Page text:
In California, when we identify big problems, we try to solve them with big solutions. California voters looked at political gridlock and a lack of transparency in Sacramento, and voted for an independent Citizens Redistricting Commission (CRC) to draw our congressional and legislative districts in a transparent, democratic and nonpartisan fashion.
The concept having been approved by voters through a ballot initiative, the state created and implemented a process to establish the CRC. Commissioners were chosen – ones who represented the diversity of our state – and they quickly began their work to ensure districts would be ready for the 2012 election cycle. “When the People Draw the Lines,” a report we commissioned in partnership with The James Irvine Foundation, is an independent analysis of the work of the Citizens Redistricting Commission – where it succeeded and where it could have used more support. The author, Dr. Raphael Sonenshein, also identifies steps necessary to ensure success for future redistricting commissions. The report was released June 12, 2013.
After reviewing “When the People Draw the Lines,” we were struck by several things:
The Power of Transparency: It makes sense that a strong, effective and transparent democracy is best served by legislative districts drawn by the people and not the politicians. Previously, Californians had to rely on redistricting done by the legislators, who obviously had a conflict of interest, and frequently drew district lines that protected themselves or their party. In contrast, with the new districts drawn by the CRC, we are seeing districts drawn in a process open to all and in which Californians could help define the nature of their communities.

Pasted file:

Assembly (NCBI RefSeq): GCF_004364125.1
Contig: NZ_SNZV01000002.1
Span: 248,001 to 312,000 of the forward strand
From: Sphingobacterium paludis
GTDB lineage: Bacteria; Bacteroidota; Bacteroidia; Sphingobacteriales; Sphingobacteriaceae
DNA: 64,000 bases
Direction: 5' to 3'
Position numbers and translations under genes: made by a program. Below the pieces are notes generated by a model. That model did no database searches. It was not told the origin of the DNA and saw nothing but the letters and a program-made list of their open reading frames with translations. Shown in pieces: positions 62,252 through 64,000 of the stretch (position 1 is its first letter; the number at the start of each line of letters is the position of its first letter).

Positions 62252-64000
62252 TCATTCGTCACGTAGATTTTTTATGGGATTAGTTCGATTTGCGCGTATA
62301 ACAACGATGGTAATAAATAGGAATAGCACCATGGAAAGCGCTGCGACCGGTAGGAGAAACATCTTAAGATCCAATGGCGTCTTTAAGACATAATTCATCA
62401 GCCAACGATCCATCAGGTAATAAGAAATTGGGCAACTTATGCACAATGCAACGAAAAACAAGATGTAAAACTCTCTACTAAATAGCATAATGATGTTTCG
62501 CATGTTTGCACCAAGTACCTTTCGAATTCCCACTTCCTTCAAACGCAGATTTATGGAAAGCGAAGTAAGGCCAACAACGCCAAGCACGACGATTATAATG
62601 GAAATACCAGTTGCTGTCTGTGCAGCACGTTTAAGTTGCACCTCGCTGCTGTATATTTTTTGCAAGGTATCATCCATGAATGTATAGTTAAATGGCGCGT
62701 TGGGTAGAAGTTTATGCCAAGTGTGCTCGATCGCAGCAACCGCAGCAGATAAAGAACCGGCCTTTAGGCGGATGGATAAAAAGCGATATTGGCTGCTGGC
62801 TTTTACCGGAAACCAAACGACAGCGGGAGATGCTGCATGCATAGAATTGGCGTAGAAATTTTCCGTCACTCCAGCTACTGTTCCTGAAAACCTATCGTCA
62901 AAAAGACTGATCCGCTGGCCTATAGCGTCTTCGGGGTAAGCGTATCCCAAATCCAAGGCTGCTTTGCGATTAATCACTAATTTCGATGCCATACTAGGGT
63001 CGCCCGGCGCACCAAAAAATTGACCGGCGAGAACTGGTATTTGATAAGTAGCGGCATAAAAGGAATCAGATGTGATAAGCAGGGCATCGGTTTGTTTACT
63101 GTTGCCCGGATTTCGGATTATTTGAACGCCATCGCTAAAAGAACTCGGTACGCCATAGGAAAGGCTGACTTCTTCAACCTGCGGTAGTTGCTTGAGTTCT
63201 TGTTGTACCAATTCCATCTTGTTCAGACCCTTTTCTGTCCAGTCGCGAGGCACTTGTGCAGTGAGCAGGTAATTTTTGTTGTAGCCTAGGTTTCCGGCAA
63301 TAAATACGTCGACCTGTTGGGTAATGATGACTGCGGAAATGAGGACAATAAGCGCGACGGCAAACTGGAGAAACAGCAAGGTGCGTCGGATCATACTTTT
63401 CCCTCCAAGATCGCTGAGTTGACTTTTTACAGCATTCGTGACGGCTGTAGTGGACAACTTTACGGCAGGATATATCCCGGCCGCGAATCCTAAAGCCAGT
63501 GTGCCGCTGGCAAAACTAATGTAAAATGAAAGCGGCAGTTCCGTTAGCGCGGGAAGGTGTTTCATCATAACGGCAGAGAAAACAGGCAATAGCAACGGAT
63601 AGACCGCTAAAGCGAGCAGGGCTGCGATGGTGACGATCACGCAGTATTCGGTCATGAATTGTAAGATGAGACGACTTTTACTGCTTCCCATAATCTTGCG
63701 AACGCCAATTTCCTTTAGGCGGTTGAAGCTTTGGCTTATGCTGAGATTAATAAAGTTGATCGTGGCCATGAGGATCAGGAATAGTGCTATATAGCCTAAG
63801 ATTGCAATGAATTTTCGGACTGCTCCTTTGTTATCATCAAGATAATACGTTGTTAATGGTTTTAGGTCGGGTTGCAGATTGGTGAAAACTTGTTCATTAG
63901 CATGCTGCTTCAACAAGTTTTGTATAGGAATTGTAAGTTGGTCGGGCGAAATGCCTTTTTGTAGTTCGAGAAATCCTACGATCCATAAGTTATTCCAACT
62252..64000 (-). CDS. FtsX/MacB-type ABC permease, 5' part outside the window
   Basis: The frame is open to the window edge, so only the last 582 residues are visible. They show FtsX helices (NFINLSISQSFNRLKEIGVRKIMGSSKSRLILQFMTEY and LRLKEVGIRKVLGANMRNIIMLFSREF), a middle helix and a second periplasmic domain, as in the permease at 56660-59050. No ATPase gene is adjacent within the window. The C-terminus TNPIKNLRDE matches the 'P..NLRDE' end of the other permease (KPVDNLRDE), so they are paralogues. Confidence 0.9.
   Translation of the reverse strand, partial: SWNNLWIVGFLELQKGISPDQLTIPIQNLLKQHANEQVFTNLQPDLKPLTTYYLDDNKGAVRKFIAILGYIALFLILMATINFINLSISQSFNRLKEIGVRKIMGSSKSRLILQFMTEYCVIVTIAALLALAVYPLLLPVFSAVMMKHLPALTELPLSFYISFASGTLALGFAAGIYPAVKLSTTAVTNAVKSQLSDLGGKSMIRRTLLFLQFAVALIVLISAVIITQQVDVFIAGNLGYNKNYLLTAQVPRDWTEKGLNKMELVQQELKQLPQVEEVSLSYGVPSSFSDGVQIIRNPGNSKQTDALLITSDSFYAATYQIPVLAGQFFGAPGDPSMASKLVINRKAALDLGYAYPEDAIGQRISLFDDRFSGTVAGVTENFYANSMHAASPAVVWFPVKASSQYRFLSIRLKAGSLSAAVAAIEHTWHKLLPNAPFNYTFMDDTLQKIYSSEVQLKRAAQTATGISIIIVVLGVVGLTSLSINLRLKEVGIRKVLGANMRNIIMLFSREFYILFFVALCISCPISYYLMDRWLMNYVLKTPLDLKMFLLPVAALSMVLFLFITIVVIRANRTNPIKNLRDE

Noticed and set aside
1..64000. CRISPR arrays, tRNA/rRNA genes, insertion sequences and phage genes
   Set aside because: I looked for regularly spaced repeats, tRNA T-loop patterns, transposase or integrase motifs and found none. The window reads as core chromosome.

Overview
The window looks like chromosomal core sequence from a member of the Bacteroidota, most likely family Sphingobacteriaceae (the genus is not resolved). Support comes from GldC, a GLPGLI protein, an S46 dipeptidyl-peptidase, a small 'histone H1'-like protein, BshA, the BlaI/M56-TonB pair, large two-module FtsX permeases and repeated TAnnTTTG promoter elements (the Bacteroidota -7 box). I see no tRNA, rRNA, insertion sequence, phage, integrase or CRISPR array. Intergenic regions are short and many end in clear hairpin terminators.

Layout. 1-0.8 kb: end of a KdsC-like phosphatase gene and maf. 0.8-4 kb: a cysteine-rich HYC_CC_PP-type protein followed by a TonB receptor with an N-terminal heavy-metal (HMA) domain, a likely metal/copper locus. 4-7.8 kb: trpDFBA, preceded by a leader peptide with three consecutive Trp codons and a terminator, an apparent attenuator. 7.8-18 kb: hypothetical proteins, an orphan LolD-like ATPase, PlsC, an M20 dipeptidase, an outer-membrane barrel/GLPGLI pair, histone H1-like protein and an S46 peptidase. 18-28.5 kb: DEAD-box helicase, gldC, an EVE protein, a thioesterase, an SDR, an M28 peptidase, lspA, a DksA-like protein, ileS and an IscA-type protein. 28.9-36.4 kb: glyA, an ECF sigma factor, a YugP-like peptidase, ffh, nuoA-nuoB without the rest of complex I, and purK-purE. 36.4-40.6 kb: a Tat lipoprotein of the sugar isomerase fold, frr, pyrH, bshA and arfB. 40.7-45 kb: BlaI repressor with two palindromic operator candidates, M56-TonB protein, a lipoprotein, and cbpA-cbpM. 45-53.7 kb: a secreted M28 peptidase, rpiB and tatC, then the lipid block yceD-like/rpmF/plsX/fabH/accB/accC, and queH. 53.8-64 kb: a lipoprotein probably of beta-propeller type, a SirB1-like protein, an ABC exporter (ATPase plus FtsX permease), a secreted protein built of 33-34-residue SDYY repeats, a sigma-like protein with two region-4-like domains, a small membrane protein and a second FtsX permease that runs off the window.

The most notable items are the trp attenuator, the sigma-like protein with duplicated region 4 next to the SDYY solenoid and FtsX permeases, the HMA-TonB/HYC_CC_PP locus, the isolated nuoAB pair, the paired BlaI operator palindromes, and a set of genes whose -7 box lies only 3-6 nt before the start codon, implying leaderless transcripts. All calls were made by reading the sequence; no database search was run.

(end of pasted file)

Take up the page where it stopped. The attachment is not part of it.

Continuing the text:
The Support for Citizen-Led Efforts: The CRC was largely successful in its overall process, as well as in engaging the public, despite having had only eight months to draw 177 district lines while often lacking needed monetary and structural support. There certainly could have been improvements, but public sentiment, among those familiar with the commission, bears out that the CRC successfully achieved what it was asked to do.
The commission’s work was further validated by decisions of both the California Supreme Court and the U.S. District Court. And by a huge margin, the voters rejected an attempt to repeal the Senate maps by referendum.
The Challenges Ahead: Most significantly, the report provides us with important recommendations for future commissions. The League understands that, to ensure the continued active and informed participation of citizens in California’s democracy, we must begin addressing obstacles that may damage the work of future citizens redistricting commissions before they even begin. A number of these obstacles have already been addressed. Additional efforts will be needed to help prepare for future commissions and to educate the public about their role in redistricting. We are looking forward to working with others to build on the findings in this report to promote greater civic engagement in the redistricting process next time.
In the meantime, the report is also available to other states and localities which wish to improve their own redistricting processes, and reform groups in several states have already begun studying the report and its recommendations.